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Natural Hands for Intuitive Virtual 3D Interaction

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Hands coated in virtual skin give VR users more digital dexterity

A project that creates realistic hands in digital space offers a more natural way to handle virtual objects.

Digital Economy

The increasing availability of virtual reality systems has made immersive digital environments more accessible than ever, from Microsoft’s HoloLens to Facebook’s Oculus system. However, interacting physically with these environments is a stumbling block for many developers. “Imagine a person with a head-mounted device, looking at a virtual world with objects in front of them, who wants to interact with these objects,” says Miguel Otaduy, project coordinator of the EU-funded CLAP project. “We are making technology to pick up, manipulate and drop those objects in a natural way.”

Click and collect

Currently, explains Otaduy, most systems rely on a snap-into-place mechanic, where a sensor detects when the hands are near a digital object, and attaches it to the hand regardless of grip or hand orientation. “We designed a much more natural hand, which manipulates the digital object the way real hands do,” he adds. At King Juan Carlos University, Otaduy and his team created a digital skeleton which recreates the user’s hand in virtual space, covered in a soft, pliable skin which deforms depending on how the hand is flexed. This allows the calculation of contact area between the hand and an object, allowing the realistic manipulation of objects in virtual space. Simulating this with sufficient accuracy is key to achieving natural reactions, says Otaduy. “Snap-into-place is good in some games and VR training, but there are other things you cannot do,” he explains. “We’re trying to take a virtual hand that looks like a real hand, which can approach an object and introduce physical interaction, such as grasping operations. This would mimic what happens in the real world more closely.”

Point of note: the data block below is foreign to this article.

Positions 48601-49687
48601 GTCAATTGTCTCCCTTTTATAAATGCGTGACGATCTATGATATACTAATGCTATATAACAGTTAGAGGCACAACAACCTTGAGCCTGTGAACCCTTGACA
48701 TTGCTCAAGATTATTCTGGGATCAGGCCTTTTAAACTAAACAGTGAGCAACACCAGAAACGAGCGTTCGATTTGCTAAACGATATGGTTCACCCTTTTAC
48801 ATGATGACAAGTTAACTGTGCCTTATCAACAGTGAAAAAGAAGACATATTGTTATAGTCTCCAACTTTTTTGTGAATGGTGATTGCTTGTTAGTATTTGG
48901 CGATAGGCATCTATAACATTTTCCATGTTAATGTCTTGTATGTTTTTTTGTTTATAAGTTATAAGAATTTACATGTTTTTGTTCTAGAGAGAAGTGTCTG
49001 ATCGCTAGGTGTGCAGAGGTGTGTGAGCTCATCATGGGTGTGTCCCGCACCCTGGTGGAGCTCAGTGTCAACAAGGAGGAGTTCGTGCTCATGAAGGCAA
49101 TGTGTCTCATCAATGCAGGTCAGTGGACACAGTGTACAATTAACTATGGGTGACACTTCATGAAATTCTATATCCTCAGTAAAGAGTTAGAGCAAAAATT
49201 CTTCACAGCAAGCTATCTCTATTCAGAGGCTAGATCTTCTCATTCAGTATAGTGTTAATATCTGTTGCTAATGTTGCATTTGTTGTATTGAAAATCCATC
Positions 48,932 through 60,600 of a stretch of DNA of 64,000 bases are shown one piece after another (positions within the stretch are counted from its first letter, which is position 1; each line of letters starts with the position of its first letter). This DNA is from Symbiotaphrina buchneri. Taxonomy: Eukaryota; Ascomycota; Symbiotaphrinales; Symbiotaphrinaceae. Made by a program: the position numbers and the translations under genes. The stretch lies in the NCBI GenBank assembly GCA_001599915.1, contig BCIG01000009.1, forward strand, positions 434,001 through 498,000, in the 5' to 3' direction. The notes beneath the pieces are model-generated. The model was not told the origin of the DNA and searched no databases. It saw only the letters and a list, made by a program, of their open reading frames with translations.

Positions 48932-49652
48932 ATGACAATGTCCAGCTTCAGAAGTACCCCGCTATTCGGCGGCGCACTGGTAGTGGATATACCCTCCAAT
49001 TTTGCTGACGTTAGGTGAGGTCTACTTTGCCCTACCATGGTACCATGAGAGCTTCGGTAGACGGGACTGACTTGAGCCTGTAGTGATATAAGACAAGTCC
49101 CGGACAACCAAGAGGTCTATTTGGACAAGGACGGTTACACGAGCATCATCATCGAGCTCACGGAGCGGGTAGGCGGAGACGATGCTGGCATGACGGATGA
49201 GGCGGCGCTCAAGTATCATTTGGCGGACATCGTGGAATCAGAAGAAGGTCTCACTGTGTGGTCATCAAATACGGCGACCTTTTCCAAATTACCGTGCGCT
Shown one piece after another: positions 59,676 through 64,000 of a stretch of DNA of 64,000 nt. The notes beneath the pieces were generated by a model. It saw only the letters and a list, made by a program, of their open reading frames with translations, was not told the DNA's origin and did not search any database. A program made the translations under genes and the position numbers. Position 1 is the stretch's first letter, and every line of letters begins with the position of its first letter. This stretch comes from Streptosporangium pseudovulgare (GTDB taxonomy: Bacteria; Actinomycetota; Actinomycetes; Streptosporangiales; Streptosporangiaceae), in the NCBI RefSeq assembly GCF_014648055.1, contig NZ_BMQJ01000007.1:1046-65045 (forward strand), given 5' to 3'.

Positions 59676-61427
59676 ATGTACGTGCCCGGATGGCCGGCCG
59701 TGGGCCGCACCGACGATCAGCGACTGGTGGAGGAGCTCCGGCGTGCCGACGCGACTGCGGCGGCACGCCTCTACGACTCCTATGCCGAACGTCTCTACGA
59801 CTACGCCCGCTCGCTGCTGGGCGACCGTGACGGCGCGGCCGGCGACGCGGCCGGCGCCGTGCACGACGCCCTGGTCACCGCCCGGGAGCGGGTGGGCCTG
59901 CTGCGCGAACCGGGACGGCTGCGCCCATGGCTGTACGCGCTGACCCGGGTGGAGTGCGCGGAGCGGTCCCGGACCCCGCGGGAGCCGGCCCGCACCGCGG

Project evolution

The technology is supported by all the major virtual reality systems in use today, and does not rely on any additional hardware. “We can use all options available right now: integrated sensors, tracking gloves, camera-based systems, infrared systems. It works with all of those,” notes Otaduy. The proof of concept project was supported by the European Research Council, and came out of a more fundamental project to develop the underlying algorithms. “It was crucial to carry out that research, and to attract the right talent,” says Otaduy. “The project then allowed us to integrate those fundamental algorithms with multiple technologies, such as trackers and various visualisation devices. This allowed us to demonstrate the technology as a step towards marketing it.”

A helping hand

The CLAP team is now searching for commercial partners, investors and collaborators who will help take the technology to the next stage of development. “At the moment we are trying to create a spin-off company – we’re in conversation with the university about how to do this – and trying to expand the applications that can be done with CLAP. These would be social interaction applications, telecommunications and more realistic, person-to-person interaction,” explains Otaduy. “Hand interaction allows you to take these computer models and make them real, to create virtual worlds that become truly interactive. It’s a fascinating way to bring together physics, mathematics and computer science, and play with something that only exists inside a computer.”


CLAP, virtual, reality, hand, manipulate, skeleton, skin, snap, digital, grasp, tracking

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